8 February 2010 – By Steve Wellings
On Saturday night at the National Stadium, Patrick Hyland will be looking to succeed where many have failed before him and stop Londoner Mickey Coveney.
Coveney has a misleading CV that bluntly displays a 9-9 record including losses in his last six contests. More detailed inspection will reveal that he has gone the distance with Derry Matthews, Paul Appleby, Stevie Bell, Jamie Arthur and Akaash Bhatia during that spell.
On his last visit to Ireland he extended Kevin O’Hara in Belfast. Suddenly the statistics don’t appear so disparaging.
Patrick has been helping Ricky Burns prepare for his upcoming WBO title challenge in Puerto Rico and is undeterred by Coveney’s tough nature and southpaw stance.
They [southpaws] typically tend to be stand up boxers but Coveney’s more of a pressure fighter so I won’t have to go looking for him,” admitted Hyland via press release, “so that will suit me and should make for a good fight.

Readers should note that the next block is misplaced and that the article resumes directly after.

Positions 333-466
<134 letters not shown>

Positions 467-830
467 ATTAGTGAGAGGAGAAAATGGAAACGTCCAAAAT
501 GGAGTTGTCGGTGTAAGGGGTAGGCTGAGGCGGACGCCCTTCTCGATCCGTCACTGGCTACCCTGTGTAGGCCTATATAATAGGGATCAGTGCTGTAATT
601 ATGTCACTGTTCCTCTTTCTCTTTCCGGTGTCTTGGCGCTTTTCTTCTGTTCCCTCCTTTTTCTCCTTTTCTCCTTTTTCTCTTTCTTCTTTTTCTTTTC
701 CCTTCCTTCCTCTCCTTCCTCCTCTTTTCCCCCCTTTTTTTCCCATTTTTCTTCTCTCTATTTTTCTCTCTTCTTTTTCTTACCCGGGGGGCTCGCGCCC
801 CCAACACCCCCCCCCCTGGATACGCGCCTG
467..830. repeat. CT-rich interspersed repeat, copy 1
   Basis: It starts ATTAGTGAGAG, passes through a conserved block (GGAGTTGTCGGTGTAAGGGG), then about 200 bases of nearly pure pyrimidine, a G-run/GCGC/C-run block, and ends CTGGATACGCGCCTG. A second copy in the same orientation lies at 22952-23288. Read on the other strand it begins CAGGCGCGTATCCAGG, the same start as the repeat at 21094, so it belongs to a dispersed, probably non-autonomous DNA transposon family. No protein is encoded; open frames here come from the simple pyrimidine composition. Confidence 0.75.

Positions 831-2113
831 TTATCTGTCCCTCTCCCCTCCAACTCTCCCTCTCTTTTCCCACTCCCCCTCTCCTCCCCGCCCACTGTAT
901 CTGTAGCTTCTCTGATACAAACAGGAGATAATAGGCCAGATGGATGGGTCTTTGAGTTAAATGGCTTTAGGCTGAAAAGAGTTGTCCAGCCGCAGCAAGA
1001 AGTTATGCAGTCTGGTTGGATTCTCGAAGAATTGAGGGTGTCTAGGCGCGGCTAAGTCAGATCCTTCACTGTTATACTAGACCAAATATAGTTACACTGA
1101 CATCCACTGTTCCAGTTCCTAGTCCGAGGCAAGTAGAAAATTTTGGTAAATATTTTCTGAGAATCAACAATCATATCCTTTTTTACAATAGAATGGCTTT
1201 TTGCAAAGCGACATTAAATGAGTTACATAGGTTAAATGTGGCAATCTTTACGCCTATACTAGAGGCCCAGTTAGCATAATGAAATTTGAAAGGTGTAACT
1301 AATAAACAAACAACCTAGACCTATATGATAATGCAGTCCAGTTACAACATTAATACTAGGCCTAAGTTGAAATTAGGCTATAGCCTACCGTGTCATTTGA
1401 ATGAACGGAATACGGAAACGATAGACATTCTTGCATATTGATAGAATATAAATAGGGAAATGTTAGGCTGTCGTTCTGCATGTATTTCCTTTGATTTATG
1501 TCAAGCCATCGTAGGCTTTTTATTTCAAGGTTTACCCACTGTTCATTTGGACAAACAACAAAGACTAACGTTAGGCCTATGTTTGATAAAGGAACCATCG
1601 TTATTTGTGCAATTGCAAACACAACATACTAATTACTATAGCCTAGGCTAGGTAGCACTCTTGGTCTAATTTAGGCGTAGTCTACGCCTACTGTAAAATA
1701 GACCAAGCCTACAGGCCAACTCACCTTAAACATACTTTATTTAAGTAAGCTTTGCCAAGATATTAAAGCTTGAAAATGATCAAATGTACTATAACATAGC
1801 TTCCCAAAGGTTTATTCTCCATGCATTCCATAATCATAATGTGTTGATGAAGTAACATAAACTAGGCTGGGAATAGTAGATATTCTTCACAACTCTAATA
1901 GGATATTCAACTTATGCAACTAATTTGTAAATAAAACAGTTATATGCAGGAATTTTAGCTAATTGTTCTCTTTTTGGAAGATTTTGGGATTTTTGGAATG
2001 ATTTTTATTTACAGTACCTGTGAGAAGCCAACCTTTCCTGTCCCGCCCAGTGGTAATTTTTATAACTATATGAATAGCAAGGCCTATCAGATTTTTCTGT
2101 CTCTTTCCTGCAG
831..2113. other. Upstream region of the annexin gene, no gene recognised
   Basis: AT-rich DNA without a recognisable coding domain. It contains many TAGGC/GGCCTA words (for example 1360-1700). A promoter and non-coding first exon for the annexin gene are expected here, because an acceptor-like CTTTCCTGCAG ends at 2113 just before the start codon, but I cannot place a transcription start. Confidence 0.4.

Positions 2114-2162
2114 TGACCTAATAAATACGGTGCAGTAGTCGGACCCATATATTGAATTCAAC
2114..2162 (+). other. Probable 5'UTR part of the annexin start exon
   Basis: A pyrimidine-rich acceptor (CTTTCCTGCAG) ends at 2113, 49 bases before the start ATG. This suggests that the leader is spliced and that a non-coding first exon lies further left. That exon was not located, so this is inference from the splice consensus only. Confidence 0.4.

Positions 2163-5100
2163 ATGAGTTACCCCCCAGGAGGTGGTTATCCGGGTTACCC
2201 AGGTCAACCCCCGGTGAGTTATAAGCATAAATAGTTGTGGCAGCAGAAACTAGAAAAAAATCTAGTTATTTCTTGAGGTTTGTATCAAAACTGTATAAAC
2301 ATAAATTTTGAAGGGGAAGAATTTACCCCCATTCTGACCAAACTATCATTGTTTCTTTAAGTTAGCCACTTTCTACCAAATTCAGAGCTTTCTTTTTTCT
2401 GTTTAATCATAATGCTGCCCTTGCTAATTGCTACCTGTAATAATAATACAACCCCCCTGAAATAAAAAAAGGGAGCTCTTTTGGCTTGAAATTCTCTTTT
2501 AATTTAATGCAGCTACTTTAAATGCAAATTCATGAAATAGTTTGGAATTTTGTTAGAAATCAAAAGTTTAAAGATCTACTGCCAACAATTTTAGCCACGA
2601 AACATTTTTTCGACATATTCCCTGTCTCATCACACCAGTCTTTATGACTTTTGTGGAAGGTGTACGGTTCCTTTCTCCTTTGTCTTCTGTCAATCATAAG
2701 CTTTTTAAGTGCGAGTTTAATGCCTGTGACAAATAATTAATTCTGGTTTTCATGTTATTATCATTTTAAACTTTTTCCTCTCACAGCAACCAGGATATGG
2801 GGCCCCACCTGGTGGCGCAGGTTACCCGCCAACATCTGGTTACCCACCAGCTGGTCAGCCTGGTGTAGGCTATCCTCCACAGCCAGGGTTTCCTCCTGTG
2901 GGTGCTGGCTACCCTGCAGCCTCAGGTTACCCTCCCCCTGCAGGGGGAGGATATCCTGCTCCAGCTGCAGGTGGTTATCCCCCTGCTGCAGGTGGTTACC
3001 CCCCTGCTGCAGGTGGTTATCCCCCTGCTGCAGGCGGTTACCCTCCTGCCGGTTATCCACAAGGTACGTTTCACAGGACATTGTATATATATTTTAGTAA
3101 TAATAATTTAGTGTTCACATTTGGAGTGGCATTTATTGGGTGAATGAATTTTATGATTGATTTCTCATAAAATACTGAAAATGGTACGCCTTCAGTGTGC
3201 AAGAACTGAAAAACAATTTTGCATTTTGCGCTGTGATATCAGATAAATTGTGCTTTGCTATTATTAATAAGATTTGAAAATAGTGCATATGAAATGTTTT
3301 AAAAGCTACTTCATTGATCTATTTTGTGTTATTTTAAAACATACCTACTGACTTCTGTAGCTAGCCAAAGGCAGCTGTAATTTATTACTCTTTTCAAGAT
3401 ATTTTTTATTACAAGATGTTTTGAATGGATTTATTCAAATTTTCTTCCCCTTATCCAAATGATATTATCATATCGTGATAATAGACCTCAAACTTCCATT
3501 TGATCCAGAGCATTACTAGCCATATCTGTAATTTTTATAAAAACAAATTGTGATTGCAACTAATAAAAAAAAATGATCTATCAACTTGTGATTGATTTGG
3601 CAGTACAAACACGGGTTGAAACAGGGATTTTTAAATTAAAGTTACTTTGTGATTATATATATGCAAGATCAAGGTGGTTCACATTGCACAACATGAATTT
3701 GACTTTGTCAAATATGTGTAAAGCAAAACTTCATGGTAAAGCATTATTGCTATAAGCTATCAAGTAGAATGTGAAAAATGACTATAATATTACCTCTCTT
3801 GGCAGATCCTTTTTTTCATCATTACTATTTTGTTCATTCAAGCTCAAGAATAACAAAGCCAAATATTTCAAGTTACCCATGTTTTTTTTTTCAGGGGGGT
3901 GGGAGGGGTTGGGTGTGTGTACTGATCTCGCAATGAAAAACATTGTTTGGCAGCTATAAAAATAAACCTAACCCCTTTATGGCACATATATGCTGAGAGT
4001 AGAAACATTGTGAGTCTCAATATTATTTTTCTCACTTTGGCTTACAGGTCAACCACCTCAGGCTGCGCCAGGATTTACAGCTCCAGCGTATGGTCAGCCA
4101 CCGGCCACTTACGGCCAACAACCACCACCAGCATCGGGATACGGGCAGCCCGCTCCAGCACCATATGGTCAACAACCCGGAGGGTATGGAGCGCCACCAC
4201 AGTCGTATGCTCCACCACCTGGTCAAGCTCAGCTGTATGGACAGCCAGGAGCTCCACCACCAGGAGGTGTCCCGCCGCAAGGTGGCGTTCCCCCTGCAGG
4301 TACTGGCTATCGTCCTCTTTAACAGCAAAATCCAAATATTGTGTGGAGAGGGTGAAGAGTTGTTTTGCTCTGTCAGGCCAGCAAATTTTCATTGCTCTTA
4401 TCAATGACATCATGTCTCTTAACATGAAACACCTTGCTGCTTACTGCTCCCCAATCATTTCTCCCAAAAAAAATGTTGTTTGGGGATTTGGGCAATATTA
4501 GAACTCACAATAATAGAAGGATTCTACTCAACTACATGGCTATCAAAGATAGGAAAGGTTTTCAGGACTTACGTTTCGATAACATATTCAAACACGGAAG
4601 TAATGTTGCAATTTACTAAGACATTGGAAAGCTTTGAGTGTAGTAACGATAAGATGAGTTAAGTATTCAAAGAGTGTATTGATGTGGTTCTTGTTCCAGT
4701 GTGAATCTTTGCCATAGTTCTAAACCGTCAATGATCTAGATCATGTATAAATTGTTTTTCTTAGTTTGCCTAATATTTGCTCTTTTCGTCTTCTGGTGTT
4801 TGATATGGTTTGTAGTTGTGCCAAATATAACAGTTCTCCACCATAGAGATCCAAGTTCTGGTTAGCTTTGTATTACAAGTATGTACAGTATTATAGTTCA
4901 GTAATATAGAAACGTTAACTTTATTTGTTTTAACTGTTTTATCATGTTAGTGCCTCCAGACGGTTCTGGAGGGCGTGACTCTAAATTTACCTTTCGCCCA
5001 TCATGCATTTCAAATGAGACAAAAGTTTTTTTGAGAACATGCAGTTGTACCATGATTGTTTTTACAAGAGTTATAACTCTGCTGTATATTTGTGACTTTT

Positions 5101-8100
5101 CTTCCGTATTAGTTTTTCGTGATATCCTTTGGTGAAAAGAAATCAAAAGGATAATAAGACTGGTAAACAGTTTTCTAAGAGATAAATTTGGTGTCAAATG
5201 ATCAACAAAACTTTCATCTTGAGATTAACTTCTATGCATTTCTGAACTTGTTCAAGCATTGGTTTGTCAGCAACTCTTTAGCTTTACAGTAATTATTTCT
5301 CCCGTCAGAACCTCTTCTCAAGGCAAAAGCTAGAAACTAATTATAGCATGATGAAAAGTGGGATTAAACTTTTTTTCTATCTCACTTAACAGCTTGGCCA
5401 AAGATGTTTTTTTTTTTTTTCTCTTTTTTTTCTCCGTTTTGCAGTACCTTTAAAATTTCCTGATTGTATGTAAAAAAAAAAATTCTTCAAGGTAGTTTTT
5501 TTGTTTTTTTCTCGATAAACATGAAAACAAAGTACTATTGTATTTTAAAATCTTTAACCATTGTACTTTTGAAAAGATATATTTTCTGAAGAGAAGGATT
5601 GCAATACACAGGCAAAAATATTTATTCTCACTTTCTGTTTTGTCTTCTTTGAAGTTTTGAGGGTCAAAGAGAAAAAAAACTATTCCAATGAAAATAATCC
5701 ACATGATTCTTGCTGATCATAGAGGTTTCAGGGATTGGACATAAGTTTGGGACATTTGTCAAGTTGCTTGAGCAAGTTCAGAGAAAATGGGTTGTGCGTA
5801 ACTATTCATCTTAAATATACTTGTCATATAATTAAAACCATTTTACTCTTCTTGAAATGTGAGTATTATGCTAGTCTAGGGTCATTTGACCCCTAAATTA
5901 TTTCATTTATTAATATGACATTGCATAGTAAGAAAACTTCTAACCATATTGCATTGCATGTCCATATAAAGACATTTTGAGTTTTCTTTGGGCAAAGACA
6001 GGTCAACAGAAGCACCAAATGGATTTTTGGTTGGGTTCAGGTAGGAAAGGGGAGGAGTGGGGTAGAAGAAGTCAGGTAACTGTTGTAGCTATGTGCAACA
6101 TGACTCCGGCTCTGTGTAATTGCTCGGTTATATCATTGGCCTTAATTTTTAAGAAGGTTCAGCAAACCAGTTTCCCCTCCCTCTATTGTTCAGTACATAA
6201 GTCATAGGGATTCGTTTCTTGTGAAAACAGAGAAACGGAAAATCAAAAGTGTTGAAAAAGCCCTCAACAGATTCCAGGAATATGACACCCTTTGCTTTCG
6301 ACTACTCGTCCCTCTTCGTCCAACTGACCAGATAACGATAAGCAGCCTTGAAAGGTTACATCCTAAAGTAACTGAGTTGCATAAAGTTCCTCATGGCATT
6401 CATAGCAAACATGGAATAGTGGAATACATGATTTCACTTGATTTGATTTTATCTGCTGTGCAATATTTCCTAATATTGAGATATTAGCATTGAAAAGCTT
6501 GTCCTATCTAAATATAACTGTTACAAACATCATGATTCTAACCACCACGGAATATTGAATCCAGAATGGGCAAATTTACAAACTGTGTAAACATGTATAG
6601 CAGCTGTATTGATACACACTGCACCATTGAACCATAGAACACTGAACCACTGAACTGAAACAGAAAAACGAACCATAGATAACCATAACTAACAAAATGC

Whatever happens I won’t be underestimating him, he’s been in with most of the top guys in the UK and doesn’t get any favours. I heard he was very unlucky to lose to Akaash Bhatia last time out and he’s pushed guys like Paul Appleby close so I’m not taking anything for granted.
On the night Coveney lost to O’Hara, the diminutive southpaw gave his all and stood up to some heavy blows to survive the course. The rangy Hyland is undefeated in 18 fights as a professional and it would be a massive upset if he was to lose. Patrick is set to enjoy a four inch height advantage and will no doubt implement his broomstick jab to keep Coveney at bay.
Two fights ago Pajo tamed African Abdu Tebazalwa in his native district of Tallaght to win the IBF International featherweight crown. He previously secured the Irish belt in 2008 when stopping Paul Griffin in three rounds in front of a raucous crowd at the same National Stadium venue that he returns to on Saturday.
If, as I believe, Patrick is the best of the three Hyland brothers he can start to punish Coveney in the middle rounds and force a stoppage late in the fight, or, if Mickey again stands firm, claim a wide points win.